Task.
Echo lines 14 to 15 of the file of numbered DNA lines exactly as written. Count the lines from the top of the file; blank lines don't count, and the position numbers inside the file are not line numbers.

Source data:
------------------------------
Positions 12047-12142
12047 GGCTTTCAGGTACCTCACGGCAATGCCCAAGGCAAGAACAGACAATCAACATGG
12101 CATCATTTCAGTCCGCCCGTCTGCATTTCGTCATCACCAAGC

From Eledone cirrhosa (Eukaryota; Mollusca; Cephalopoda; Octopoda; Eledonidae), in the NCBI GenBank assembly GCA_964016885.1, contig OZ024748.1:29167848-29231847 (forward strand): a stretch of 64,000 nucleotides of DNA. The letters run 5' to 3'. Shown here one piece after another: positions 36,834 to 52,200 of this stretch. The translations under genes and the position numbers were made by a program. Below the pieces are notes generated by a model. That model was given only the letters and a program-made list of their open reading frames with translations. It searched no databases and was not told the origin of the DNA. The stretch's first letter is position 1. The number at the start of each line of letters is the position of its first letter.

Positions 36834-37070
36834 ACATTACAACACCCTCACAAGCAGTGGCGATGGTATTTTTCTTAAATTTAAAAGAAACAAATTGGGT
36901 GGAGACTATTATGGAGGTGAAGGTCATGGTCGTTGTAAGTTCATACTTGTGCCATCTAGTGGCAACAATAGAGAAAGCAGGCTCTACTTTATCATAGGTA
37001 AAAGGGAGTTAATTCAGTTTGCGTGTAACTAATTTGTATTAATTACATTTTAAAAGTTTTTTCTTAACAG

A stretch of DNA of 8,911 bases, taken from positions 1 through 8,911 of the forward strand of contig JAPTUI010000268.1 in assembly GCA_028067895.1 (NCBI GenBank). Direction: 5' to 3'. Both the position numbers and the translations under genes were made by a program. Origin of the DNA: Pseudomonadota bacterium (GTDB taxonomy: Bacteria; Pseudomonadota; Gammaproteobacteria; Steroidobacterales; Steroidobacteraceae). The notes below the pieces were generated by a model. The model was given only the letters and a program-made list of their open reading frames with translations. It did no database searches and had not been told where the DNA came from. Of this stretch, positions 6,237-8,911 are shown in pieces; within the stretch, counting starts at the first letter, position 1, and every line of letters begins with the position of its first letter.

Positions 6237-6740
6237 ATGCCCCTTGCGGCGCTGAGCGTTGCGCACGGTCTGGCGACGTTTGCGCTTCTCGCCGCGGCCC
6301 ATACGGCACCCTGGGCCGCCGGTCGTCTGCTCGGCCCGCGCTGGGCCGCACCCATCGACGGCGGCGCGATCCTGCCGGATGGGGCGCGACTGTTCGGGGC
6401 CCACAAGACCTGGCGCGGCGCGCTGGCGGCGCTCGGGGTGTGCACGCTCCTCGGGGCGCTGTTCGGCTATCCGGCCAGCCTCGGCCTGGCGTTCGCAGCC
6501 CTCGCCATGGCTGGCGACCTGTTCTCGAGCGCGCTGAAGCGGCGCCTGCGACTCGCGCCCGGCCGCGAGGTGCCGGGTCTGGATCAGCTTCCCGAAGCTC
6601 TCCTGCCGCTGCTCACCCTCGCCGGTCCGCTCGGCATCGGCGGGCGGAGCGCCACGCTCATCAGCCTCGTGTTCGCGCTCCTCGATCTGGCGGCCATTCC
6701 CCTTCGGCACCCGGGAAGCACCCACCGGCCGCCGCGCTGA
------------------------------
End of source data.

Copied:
6501 CTCGCCATGGCTGGCGACCTGTTCTCGAGCGCGCTGAAGCGGCGCCTGCGACTCGCGCCCGGCCGCGAGGTGCCGGGTCTGGATCAGCTTCCCGAAGCTC
6601 TCCTGCCGCTGCTCACCCTCGCCGGTCCGCTCGGCATCGGCGGGCGGAGCGCCACGCTCATCAGCCTCGTGTTCGCGCTCCTCGATCTGGCGGCCATTCC